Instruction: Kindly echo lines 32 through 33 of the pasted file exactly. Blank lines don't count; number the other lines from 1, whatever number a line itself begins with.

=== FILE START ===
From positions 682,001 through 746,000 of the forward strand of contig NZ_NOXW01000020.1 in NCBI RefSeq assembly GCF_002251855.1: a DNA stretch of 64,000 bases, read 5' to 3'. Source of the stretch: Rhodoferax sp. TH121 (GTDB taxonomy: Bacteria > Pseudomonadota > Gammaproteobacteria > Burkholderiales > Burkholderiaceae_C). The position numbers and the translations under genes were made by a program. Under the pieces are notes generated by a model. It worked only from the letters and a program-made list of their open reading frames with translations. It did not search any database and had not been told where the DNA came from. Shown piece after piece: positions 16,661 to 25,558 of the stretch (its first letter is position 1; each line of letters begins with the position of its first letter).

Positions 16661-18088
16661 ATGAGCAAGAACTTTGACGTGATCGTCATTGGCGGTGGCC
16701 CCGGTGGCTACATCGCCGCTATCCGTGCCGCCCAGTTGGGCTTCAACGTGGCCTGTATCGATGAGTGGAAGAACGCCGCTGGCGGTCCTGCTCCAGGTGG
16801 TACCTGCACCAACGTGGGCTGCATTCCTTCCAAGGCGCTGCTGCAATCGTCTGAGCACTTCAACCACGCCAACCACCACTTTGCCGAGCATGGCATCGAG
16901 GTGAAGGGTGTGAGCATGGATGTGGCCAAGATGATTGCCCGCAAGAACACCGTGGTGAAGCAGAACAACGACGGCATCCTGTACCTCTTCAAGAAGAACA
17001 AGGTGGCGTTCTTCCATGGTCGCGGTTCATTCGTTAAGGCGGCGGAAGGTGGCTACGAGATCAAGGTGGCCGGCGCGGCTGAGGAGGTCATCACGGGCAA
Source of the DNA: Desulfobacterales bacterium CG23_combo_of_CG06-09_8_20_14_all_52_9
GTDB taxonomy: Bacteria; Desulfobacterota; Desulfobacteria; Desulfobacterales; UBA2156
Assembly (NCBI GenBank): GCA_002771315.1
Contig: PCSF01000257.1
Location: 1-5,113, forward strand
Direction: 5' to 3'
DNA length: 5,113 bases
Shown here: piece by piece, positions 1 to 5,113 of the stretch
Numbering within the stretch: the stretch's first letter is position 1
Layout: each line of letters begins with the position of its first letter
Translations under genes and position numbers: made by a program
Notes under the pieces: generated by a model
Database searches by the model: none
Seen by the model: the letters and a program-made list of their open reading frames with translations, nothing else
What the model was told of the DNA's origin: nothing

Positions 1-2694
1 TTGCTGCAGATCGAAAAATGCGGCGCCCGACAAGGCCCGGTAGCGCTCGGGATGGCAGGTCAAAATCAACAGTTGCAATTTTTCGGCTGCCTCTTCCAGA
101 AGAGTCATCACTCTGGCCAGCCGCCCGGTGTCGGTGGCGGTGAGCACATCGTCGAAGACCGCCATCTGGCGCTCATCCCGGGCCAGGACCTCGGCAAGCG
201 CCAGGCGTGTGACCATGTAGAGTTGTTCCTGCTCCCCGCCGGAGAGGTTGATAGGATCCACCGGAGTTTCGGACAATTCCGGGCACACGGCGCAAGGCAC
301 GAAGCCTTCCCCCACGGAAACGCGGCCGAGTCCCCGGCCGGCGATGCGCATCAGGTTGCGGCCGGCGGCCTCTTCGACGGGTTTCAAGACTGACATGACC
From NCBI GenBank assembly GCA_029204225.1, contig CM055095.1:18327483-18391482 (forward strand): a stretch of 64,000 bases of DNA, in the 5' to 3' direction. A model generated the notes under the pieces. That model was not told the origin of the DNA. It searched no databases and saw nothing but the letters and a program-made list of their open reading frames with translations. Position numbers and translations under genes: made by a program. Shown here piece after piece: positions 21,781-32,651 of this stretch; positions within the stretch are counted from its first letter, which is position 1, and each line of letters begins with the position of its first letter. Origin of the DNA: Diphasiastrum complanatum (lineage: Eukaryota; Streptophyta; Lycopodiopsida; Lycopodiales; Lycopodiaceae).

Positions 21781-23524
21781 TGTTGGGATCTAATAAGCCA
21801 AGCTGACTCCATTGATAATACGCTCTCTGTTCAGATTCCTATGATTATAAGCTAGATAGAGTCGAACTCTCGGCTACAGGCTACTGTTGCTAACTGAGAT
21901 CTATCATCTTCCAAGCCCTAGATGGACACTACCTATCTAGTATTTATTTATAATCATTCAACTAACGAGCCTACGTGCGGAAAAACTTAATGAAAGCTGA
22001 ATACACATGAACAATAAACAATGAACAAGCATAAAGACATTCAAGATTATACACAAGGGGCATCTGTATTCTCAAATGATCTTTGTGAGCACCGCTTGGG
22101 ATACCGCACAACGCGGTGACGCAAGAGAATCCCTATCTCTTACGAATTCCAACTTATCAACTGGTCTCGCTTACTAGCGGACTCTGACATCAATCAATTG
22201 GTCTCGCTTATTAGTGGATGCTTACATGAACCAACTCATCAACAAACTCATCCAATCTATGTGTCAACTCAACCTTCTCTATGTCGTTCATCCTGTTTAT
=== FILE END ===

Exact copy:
21901 CTATCATCTTCCAAGCCCTAGATGGACACTACCTATCTAGTATTTATTTATAATCATTCAACTAACGAGCCTACGTGCGGAAAAACTTAATGAAAGCTGA
22001 ATACACATGAACAATAAACAATGAACAAGCATAAAGACATTCAAGATTATACACAAGGGGCATCTGTATTCTCAAATGATCTTTGTGAGCACCGCTTGGG